The current pressure that favours agreements. Despite the serious drawbacks, the number of international commodity agreements has tended to increase and there is good reason to expect this trend to continue. On the one hand, the United States, through a series of moderate measures, has moved from doctrinal opposition to these agreements to one in which official policy, as President Kennedy says, “is poised to cooperate on a case-by-case review of commodity market problems.” Such agreements tend to be strongly favoured by less developed countries to “stabilize” (i.e. increase) the currencies they obtain from their main exports. In Europe, international market-sharing agreements have been actively supported by the French authorities for more than a decade. The Federal Republic of Germany, the main importer of agricultural raw materials in the European Economic Community, supports the agreements as instruments for maintaining a place for foreign suppliers in the common market. For similar reasons, an agreement on cereals also received some scientific support (Coppock 1963). In addition, the United Kingdom, which until recently relied on a policy of cheap food imports and a programme of direct payments to its domestic agricultural producers, has begun to conclude a series of agreements with major foreign suppliers of cereals and meat in order to reduce the budgetary burden resulting from a combination of direct payments and unlimited domestic production. and unlimited imports. International commodity agreements significantly draw all external suppliers to short-term benefits and are willing to ignore longer-term disadvantages by securing opportunities on the basis of quotas. Controlling the market price of certain raw materials has adverse effects both politically and economically. The rigour of the export quotas introduced under the tin agreement from December 1957 to September 1960 appears to have had a long-term effect on production capacity; When restrictions on the export of tin were eased, production was unable to accelerate with a strong recovery in consumption and, therefore, this product is a classic example of the irreversible supply curve.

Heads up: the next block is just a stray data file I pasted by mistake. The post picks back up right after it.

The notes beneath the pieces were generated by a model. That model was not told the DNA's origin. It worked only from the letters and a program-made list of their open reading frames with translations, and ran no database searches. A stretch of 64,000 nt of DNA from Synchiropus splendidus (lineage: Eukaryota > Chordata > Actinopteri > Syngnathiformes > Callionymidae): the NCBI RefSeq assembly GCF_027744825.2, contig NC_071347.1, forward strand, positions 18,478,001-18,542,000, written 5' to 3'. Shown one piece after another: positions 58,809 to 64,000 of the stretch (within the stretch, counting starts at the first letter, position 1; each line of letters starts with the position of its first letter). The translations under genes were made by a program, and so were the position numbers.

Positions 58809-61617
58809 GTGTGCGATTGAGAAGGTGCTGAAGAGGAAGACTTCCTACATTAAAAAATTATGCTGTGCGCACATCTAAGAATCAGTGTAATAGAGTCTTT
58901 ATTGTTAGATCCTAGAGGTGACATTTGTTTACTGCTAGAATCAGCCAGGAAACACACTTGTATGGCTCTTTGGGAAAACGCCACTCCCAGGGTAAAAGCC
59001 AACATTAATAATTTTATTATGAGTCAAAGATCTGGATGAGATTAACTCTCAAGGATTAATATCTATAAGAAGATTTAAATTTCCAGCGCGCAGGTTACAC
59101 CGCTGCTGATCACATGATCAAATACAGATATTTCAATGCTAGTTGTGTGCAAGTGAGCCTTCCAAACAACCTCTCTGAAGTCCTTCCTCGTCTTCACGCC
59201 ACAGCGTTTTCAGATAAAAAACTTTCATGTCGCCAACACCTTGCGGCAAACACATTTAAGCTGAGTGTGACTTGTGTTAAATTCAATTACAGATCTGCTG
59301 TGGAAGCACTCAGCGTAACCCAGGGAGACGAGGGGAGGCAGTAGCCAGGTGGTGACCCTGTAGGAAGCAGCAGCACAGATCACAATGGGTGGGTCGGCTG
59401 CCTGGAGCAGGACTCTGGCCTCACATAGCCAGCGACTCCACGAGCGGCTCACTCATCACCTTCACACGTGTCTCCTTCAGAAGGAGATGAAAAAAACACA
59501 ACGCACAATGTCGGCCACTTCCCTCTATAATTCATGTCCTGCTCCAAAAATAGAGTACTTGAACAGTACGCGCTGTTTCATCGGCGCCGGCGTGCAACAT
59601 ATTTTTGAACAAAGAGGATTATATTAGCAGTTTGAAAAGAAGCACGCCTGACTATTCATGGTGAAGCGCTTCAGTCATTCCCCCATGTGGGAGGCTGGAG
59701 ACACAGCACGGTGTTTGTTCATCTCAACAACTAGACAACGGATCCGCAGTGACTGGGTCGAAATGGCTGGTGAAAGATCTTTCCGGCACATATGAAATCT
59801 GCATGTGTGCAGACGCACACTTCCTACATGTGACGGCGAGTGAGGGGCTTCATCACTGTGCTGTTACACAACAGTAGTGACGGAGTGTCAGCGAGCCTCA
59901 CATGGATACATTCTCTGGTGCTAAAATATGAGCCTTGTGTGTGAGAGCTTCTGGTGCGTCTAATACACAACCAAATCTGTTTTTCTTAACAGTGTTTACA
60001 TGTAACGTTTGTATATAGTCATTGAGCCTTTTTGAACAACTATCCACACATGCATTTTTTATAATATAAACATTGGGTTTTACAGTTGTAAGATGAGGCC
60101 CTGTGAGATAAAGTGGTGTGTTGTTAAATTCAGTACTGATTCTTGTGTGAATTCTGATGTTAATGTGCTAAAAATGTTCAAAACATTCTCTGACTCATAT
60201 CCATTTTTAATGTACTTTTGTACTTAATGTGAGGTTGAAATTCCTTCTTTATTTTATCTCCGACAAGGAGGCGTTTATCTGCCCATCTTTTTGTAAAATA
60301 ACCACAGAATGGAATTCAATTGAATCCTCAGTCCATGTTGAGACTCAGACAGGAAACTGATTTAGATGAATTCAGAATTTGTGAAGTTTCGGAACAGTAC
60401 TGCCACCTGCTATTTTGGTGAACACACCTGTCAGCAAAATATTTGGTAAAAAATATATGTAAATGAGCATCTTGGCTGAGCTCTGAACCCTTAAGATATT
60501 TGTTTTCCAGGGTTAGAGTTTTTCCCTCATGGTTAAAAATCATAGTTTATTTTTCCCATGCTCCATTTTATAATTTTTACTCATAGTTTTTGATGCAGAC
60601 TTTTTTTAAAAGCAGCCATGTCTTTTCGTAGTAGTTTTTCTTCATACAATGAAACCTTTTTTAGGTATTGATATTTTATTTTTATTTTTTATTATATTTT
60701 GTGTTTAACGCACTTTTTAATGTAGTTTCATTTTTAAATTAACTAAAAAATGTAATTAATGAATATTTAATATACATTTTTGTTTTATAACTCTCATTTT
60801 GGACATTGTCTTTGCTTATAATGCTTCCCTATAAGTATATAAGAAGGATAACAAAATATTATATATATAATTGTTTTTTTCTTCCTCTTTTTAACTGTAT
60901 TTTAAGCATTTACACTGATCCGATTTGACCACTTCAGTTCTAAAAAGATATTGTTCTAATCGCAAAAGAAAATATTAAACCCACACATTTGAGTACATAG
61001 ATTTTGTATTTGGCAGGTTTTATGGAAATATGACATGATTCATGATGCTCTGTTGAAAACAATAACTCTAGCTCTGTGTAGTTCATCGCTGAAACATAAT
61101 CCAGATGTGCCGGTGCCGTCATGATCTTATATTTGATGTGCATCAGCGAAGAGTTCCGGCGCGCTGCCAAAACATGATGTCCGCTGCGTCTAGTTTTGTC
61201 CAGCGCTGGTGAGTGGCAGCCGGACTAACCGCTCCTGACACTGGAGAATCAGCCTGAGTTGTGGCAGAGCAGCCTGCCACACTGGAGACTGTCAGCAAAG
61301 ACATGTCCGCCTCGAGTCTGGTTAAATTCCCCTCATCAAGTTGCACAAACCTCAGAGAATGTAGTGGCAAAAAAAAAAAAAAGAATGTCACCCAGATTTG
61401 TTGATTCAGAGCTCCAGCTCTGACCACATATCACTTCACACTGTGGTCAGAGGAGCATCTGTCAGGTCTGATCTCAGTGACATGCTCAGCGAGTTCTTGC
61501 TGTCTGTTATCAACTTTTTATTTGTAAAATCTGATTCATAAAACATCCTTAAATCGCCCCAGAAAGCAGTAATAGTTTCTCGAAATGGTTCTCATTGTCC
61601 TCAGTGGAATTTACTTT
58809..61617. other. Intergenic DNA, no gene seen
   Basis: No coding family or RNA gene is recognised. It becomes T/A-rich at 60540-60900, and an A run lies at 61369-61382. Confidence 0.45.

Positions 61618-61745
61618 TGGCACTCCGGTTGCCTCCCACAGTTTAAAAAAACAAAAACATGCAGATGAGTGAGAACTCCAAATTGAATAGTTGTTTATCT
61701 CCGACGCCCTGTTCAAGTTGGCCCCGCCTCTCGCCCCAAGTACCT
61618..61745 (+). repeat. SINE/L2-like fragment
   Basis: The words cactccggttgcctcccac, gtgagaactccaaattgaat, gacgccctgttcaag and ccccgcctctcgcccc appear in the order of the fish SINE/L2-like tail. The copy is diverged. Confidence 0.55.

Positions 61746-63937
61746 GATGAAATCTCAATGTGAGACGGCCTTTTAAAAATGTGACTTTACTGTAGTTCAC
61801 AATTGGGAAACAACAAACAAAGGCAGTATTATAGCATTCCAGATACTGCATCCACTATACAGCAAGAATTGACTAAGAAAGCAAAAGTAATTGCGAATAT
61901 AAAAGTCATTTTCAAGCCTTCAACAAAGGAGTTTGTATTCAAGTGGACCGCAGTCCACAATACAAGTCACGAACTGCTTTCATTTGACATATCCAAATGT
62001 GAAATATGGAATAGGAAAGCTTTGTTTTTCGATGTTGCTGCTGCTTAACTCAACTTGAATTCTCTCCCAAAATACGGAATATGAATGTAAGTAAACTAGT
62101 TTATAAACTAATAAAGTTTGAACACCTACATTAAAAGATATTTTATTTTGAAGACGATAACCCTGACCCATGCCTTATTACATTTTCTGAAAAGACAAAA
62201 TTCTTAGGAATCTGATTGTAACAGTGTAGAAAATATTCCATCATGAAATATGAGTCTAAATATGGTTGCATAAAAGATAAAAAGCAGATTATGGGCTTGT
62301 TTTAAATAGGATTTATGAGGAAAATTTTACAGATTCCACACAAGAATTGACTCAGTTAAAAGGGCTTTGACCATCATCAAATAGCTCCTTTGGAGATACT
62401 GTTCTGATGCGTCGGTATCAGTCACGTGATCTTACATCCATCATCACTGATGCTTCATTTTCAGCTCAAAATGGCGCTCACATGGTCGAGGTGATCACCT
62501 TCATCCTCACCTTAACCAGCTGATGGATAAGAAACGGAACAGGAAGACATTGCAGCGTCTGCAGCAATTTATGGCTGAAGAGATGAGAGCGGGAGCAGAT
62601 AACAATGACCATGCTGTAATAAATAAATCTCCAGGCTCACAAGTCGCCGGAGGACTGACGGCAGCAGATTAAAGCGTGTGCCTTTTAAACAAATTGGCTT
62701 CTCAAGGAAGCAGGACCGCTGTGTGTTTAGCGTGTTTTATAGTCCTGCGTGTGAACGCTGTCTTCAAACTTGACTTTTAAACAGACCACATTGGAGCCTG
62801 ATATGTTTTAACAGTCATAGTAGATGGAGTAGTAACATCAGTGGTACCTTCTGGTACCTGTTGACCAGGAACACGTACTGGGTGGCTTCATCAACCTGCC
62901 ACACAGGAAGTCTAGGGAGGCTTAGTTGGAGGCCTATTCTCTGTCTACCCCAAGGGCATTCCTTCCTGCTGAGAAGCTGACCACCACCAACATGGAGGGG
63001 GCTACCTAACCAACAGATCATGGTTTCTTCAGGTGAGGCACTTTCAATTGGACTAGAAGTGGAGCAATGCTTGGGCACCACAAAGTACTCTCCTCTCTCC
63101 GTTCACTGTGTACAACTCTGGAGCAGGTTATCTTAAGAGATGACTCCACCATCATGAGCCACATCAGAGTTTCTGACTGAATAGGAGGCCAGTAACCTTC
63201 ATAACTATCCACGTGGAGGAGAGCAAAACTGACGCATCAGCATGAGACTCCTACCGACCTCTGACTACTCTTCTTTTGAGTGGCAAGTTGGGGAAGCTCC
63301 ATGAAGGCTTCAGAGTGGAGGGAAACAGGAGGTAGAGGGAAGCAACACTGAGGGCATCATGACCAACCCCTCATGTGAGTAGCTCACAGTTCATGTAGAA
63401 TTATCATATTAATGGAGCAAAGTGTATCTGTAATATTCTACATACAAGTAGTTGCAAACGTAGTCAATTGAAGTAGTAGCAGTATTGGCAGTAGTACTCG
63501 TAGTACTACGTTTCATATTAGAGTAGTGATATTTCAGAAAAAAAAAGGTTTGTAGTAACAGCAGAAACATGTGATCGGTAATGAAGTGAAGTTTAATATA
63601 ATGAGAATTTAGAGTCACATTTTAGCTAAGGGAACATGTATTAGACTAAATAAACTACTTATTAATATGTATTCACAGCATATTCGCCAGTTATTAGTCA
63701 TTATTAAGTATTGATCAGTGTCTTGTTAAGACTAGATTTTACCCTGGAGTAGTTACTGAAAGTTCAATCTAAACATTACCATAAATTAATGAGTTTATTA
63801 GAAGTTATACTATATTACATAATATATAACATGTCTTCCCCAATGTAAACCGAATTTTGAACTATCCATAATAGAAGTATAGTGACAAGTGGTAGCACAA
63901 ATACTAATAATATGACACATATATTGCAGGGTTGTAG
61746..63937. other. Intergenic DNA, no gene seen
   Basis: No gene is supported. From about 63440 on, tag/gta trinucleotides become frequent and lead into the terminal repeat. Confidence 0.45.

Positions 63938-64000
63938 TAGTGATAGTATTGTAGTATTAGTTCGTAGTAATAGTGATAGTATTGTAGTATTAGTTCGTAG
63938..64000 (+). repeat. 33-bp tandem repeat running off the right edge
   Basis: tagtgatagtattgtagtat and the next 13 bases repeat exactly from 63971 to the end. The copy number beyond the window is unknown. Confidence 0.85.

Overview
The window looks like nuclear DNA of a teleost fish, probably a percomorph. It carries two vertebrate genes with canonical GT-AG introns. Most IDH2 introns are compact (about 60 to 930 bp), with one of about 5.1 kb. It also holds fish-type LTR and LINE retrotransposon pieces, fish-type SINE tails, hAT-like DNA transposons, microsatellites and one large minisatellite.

One possible lesson of Fidel Castro`s Cuban experience is that there is a subtle, unopened form or form of control of economic markets and a degree of political tyranny. Such a philosophy was shared by supporters of the Anti-Corn-Law League in 19th-century England, who built their case on a supposed link between free trade and world peace. Alternatives. Various efforts have been made to invent mechanisms other than international commodity agreements, to transfer purchasing power to less developed countries whose incomes have been cyclically or chronically depressed. Some of these alternatives, such as commodity reserve currency proposals (United Nations, 1964a), would serve the objectives of foreign aid and international monetary “reform” to undermine the role of the price system as the main instrument of economic management in (relatively) free enterprises.